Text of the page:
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2012 Annual Science Report

Arizona State University Reporting  |  SEP 2011 – AUG 2012

Astrophysical Controls on the Elements of Life, Task 2: Model the Chemical and Dynamical Evolution of Massive Stars

Project Summary

Stars create the chemical elements heavier than hydrogen and helium, with the majority arising from the lives and violent deaths of massive stars in supernova explosions. The starting chemical composition of stars also affects their evolution and that of their associated planets. We have performed computational simulations for a large range of stellar masses to provide predictions for important stellar characteristics (i. e. brightness, temperature, stellar winds, composition) over the stars’ lifetimes and made the data available to the public. We have also simulated the explosions of massive stars to predict the chemical abundances of material ejected from the dying stars and how that material is distributed in the surrounding universe. As a complement, we are finding the chemical abundances of hundreds of nearby, potentially habitable stars and modeling how the habitable zones and planets of stars with different abundances evolve.

4 Institutions
3 Teams
2 Publications
0 Field Sites
Field Sites

Project Progress

The composition of stars strongly influences their evolution and properties of their planets. Patrick Young and Kelley Liebst (ASU) have created stellar models of a range of stars for variable elemental abundance ratios with the TYCHO stellar evolution code. The abundance variations were taken from the work of Michael Pagano (ASU) analyzing stars from radial velocity planet searches (Jade Bond, University of New South Wales and Paul Butler, Carnegie Institute for Science). Typically abundance ratios for stellar models are assumed to scale as they do for the sun, but data shows significantly non-solar ratios in potential planet hosts. We find that the variation in abundance ratios observed in nearby stars have a substantial effect on the evolution of habitable zones around stars. The effect of the O/Fe ratio is particularly significant. The lifetimes of one solar mass stars change by approximately 3 billion years over the observed range of O/Fe. For an Earth-like planet in a one astronomical unit orbit, the time spent in the star’s habitable zone can range from 3.5 billion to 9 billion years. (For comparison, complex life arose on Earth after ~4 billion years, and the increasing solar luminosity may render Earth too hot for liquid water in another billion or so years.) We are working with Philip von Paris (Deutches Zentrum für Luft- und Rahmfahrt) to produce models of habitable zone evolution for more complex planetary atmospheres and stellar spectra.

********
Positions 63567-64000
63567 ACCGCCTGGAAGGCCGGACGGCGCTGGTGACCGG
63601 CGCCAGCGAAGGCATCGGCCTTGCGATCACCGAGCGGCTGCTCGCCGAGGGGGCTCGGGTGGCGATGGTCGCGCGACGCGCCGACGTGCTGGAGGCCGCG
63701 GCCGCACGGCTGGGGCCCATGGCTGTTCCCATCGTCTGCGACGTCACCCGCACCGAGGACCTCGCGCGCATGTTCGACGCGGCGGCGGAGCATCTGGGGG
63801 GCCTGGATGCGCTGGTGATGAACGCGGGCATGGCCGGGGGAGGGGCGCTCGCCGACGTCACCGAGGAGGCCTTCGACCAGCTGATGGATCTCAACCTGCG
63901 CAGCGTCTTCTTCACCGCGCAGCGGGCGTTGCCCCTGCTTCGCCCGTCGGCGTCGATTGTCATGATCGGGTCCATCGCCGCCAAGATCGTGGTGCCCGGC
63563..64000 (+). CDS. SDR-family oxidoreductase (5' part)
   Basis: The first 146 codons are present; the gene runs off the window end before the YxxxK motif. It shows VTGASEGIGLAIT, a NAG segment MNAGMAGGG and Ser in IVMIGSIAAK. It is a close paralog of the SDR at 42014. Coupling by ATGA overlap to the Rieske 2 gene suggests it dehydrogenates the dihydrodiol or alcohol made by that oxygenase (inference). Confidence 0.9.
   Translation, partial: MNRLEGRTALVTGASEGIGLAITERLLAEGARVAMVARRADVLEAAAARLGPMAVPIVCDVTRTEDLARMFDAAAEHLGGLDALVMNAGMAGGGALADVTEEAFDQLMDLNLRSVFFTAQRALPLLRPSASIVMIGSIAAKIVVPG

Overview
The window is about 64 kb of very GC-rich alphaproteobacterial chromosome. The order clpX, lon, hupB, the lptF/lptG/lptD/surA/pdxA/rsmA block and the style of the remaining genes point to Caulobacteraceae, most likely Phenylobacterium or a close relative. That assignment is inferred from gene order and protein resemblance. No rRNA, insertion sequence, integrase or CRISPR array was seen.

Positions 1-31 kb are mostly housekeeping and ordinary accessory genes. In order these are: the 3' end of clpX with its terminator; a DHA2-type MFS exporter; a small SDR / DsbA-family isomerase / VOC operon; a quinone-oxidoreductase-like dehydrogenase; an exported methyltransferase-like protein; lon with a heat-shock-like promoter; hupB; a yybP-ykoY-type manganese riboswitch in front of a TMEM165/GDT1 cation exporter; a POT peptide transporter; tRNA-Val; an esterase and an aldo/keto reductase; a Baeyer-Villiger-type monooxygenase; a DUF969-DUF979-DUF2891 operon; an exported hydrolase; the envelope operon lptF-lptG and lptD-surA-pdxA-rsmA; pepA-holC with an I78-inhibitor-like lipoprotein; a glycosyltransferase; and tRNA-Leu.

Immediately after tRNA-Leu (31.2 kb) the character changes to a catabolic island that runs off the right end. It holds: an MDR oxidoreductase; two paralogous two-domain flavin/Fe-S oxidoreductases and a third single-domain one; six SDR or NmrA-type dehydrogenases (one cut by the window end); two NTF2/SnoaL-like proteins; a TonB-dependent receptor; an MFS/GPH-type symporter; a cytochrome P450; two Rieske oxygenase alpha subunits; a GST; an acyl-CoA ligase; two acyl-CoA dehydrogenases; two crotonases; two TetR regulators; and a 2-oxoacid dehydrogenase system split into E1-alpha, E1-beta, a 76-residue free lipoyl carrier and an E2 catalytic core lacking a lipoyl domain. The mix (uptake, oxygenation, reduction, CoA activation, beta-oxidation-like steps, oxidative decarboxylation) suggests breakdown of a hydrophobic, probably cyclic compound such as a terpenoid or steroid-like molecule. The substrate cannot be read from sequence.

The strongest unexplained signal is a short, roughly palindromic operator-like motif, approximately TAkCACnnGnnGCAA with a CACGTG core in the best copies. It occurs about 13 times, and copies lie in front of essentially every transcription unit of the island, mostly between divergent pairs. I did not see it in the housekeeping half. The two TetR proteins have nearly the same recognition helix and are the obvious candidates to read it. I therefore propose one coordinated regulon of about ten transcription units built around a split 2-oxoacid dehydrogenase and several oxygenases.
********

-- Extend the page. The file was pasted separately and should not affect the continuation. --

Patrick Young, (ASU), Carola Ellinger (University of Texas at Arlington), Chris Fryer, and Gabe Rockefeller (Los Alamos) post-processed a large suite of 3D supernova simulations to find detailed, spatially resolved nucleosynthetic yields. We developed a method for quantifying the physical scales of the structures formed in the supernova explosion that deliver newly synthesized elements to the interstellar medium, proto-stellar cores, and proto-planetary disks. The simulations now extend well into the period of interaction of the supernova with the surrounding gaseous environment.

Figure 1: Inner and outer edges of the habitable zone versus time for different O/Fe. Habitable zones are shown for models with depleted (dotted),moderately depleted (short dash), standard (solid), moderately enhanced (long dash) and enhanced (dot-dash) O abundance ratios. Depletions systematically move the habitable zones outward due primarily to increased luminosity and secondarily to increased Teff. The difference in location increases markedly with age. The gray bar marks a 1 astronomical unit orbit. The most dramatic effect results from the substantial difference in main sequence lifetimes.